When Fed chairman Alan Greenspan recently told the U.S. Senate Banking Committee that the privatization of Fannie Mae and Freddie Mac was his "goal," he put the question of privatization on the table, in a serious way, for the first time in many years. Greenspan’s statement has resulted in many editorial endorsements and significantly increased interest in the media, but it has also raised many important questions: how would something like this be done without disrupting the residential-mortgage market, and what would or could the mortgage-finance system look like after privatization? These questions are answered in the plan developed in an AEI project over the last several months. The plan has now been embodied in legislative language, with a section-by-section analysis and a comprehensive statement of why privatization is necessary. The plan has been reviewed and refined through comments at three previous conferences. In this conference, the final proposal and legislation will be discussed.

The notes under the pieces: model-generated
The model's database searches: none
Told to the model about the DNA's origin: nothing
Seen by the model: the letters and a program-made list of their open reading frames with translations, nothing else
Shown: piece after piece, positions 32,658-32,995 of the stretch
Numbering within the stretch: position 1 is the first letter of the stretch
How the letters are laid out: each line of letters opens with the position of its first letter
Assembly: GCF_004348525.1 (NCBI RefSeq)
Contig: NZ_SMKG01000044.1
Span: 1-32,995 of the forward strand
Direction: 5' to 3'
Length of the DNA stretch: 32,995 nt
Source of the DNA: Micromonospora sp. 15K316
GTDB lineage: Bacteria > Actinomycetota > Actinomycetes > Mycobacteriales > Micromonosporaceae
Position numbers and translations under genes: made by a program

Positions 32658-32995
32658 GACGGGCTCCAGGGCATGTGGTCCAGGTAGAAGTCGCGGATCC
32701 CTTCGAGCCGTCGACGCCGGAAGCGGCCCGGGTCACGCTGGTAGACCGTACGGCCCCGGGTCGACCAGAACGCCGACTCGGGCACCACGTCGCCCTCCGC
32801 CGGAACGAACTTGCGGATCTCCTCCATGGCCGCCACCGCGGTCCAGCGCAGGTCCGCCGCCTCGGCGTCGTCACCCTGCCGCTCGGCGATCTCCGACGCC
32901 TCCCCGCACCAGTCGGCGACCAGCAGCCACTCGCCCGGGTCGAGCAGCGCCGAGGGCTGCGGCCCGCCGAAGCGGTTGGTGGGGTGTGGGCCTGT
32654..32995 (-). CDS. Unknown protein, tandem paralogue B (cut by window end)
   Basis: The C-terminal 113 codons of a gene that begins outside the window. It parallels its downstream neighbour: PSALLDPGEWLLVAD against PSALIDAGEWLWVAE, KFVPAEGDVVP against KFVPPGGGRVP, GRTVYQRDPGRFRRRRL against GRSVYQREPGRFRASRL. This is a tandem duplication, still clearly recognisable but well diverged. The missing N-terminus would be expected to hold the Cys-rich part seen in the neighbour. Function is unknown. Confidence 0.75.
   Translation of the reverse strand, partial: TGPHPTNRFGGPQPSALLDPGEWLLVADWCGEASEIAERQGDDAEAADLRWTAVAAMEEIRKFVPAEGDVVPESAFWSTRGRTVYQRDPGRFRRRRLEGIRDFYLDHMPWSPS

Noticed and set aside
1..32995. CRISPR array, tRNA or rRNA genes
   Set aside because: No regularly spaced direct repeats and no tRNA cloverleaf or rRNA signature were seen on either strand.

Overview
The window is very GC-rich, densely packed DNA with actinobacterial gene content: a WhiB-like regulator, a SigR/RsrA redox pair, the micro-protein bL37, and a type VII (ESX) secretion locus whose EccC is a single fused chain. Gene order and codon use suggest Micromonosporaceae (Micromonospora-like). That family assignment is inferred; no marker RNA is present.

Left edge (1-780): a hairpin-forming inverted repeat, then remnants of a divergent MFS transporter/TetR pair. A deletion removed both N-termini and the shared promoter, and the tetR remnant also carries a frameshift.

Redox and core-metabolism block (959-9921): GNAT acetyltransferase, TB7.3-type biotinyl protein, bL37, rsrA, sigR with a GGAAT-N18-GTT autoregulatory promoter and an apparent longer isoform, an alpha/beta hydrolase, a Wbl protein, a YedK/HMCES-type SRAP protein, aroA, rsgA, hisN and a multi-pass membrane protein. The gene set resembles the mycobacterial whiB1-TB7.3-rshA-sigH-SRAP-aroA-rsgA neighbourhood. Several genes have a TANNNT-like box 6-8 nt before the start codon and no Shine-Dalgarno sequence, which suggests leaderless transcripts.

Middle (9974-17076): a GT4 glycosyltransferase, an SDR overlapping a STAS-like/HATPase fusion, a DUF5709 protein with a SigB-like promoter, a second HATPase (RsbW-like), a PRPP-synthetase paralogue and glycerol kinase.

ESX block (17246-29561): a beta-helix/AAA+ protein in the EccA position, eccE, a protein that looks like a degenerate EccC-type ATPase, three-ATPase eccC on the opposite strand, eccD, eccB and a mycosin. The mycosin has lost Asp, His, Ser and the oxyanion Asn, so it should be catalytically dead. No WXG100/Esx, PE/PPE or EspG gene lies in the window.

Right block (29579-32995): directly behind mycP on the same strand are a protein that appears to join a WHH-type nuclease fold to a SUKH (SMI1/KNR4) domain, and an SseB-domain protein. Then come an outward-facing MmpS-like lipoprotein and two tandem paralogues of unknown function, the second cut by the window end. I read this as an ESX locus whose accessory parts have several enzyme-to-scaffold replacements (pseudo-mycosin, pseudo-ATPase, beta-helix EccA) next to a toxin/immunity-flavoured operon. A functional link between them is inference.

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Please join us for the third-annual Walter Berns Constitution Day Lecture as James Ceasar, Harry F. Byrd Professor of Politics at the University of Virginia, explores some of the Constitution’s most significant contributions to political theory, focusing on themes that have been largely unexamined in current scholarship.
We invite you to join us for this year’s international conference on housing risk — cosponsored by the Collateral Risk Network and AEI International Center on Housing Risk — which will focus on new mortgage and collateral risk measures and their applications.
Please join us as Speaker John Boehner (R-OH) delivers his five-point policy vision to reset America’s economy.
Please join us as a panel of distinguished experts explore the implications of the report and the consumer role in shaping the future of Medicare.